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The Evolving Landscape of Semiconductor Manufacturing

Leading-edge chip production requires substantial investments in research, talent, supply chains, intellectual-property protection and more. A single misstep in any of these areas can significantly decrease a company’s return on investment.

Global economic conditions also have a major impact on semiconductor demand. TSMC, GlobalFoundries and others have invested billions in new fabs to maintain stable growth.

The U.S.-China Trade War

The escalating trade war between the U.S. and China could have serious consequences for the semiconductor industry. As the two countries exchange threats and levy tariffs, it’s vital that chipmakers keep an eye on geopolitics to prevent supply chain disruptions.

In late last year, the U.S. imposed restrictions on semiconductor manufacturers and designers that sell to Chinese tech giant Huawei Technologies. Then in September, the Commerce Department raised the bar for equipment makers that want to work with SMIC, China’s largest chip foundry.

The move is intended to curb Beijing’s ability to obtain American technology through civilian supply chains and incorporate it into its 5G wireless communications technology and industrial control systems. The issue highlights the growing need for companies to strengthen their domestic manufacturing and build a robust industry ecosystem. It also makes it more important to select fab locations with these factors in mind, as well as to be nimble and prepare for changing market conditions.

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The COVID-19 Pandemic

Semiconductors are vital to the world economy as they enable revolutionary applications like augmented and virtual reality, artificial intelligence, Industry 4.0 technology, and 5G communication. They are also essential to the development of self-driving vehicles and other technological advancements, making them a necessity for many industries.

The COVID-19 pandemic underscored just how crucial semiconductors are, resulting in a shortage that forced a reduction in production of vehicles and consumer electronics. This triggered inflationary pressures across the globe.

The COVID-19 pandemic also demonstrated the vulnerability of having all semiconductor manufacturing originate from one country. As a result, countries are passing incentive plans to draw OCMs home. In Europe, Intel has announced plans to invest in a new chip plant in Germany and expand its existing sites in Ireland, France, and Italy. Bosch has also committed to building a new fab in Germany, showcasing the importance of the continent to the global semiconductor market. The move will allow Bosch to produce silicon carbide (SiC) chips, which offer a longer battery life and better efficiency than traditional silicon chips.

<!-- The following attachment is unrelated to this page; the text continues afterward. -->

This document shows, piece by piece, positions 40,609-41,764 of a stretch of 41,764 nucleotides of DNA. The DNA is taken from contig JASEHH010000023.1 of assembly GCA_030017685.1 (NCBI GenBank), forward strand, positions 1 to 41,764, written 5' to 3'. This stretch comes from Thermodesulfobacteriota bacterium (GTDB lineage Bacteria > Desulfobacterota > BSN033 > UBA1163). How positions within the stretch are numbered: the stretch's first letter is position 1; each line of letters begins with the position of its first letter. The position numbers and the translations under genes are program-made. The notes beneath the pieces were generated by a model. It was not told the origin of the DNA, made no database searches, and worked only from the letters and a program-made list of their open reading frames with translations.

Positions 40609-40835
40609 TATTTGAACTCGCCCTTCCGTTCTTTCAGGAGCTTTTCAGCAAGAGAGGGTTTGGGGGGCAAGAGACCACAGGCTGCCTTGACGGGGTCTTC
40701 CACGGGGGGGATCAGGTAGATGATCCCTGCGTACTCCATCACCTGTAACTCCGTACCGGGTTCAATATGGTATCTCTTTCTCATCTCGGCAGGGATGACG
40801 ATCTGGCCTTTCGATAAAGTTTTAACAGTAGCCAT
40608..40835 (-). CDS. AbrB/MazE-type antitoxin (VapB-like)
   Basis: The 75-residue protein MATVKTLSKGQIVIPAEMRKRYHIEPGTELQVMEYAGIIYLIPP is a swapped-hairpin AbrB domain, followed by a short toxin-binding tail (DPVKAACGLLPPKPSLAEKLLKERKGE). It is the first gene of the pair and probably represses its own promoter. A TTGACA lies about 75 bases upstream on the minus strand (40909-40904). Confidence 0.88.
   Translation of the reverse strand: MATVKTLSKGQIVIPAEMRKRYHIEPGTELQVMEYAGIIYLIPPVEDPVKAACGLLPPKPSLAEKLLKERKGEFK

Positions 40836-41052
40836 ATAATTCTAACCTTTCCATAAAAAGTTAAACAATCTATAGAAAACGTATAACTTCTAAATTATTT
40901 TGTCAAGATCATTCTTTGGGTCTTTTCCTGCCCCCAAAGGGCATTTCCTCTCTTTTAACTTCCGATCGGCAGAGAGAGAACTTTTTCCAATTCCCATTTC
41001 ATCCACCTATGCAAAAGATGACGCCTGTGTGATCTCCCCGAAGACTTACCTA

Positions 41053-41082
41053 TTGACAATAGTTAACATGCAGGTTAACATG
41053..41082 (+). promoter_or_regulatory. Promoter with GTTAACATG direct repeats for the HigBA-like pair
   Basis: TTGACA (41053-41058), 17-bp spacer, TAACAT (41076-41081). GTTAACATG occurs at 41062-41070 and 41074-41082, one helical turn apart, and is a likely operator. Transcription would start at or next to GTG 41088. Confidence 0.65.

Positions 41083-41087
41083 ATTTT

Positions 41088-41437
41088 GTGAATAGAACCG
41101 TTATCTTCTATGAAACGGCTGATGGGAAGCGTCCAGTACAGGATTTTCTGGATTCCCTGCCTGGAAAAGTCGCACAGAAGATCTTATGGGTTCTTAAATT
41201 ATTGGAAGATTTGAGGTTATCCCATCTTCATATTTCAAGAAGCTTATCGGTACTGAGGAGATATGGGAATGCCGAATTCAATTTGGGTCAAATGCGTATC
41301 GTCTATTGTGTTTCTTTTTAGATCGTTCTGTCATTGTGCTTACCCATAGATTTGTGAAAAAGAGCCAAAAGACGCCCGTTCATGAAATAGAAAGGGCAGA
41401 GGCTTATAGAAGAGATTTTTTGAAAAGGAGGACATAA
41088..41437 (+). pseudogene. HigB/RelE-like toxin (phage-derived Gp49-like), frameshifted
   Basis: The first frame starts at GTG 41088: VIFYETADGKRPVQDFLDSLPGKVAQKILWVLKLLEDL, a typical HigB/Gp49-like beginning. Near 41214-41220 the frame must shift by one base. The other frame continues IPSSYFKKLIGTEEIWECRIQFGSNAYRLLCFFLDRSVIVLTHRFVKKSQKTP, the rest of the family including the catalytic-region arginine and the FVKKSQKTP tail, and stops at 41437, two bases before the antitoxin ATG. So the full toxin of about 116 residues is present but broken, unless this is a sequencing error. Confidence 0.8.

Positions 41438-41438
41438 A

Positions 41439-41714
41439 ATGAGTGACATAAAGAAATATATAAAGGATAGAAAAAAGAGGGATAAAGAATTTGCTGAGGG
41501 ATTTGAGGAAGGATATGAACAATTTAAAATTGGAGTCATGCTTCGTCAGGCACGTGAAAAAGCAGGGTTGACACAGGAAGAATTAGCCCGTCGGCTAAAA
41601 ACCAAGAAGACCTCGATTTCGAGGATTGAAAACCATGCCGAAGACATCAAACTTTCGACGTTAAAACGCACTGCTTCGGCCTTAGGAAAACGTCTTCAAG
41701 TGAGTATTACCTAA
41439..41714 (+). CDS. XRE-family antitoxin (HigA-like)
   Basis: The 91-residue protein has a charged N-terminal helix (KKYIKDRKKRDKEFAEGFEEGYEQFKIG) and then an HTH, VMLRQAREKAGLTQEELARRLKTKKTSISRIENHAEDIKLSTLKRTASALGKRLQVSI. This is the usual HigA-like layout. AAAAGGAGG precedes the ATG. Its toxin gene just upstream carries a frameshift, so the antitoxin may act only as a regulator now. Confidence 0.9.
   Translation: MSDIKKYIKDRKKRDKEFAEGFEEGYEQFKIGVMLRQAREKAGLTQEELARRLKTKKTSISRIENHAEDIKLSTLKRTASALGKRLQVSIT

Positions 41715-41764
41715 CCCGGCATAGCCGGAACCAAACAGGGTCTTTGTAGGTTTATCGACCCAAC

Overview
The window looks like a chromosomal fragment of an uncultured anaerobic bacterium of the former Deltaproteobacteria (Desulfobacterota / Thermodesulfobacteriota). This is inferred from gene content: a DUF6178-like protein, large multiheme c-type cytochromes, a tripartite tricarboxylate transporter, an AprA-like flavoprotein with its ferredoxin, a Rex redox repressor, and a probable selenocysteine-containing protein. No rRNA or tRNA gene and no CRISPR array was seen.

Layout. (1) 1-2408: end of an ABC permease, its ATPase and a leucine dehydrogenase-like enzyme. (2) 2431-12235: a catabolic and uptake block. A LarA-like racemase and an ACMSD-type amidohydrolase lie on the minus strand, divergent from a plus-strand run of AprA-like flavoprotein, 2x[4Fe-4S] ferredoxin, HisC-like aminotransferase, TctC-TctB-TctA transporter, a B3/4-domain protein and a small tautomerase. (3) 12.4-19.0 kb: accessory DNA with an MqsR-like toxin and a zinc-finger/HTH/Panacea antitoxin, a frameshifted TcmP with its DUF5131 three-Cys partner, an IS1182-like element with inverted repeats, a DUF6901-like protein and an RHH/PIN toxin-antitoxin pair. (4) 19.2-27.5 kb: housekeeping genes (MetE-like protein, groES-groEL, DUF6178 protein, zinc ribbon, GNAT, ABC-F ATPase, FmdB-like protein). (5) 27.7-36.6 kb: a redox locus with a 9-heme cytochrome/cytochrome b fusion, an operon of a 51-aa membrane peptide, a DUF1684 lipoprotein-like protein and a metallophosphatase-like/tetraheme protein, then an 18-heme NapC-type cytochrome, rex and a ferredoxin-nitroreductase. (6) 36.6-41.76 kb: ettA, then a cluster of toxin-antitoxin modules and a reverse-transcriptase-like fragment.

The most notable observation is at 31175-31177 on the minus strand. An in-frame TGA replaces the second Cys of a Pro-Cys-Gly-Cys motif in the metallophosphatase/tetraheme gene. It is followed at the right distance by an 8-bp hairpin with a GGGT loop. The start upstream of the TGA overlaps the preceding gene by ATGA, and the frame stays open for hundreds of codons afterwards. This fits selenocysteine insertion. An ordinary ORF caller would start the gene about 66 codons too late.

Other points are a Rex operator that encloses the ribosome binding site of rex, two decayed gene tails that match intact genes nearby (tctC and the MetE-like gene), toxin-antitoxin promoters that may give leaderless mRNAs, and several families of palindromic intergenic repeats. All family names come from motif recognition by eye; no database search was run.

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Supply Chain Disruptions

In addition to the broader issues that continue to affect the semiconductor industry, supply chain disruptions are also a major concern. For example, the Russian invasion of Ukraine has cut off access to key raw materials used in semiconductor production (such as neon).

Unlike most large consumer electronics companies that manufacture their own chips, semiconductor manufacturers such as TSMC produce semiconductors for other companies to use in their products – known as the foundry model of business. Because of this, they are less able to withstand protracted shortages in chip availability.

To improve their resiliency in the face of future supply chain disruptions, chip producers should consider investing in market-driven incentives to reshore production. This would provide them with greater visibility into sub-tier supply chains and reduce intermarket dependencies. In addition, they should increase capacity in the markets where there is the greatest mismatch between local supply and demand, such as by dedicating new fabs for the newest technology nodes that end customers need.

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IP Protection

The growing demand for AI, machine learning, and 5G requires high-performance chips. Additionally, IoT applications require semiconductors to increase battery efficiency, boost sensor capabilities, and enable connectivity. These technologies drive semiconductor sales, but also require advanced research and development, resulting in IP protection as companies invest in patents to remain competitive.

As a result, fab locations are becoming increasingly strategic. Local governments may subsidize fab construction, provide tax incentives, or facilitate partnering with industry clusters in order to attract semiconductor companies that can foster innovation and reduce operational costs.

The United States, South Korea, Japan, and Taiwan are forming an alliance called Chip 4 to minimize China’s regional influence in an industry critical to national security. The alliance aims to diversify supply chains away from China, coordinate consistent export controls, and protect intellectual property. The alliance may pave the way for a new trade architecture that includes multilateral cooperation on semiconductors and other critical industries.

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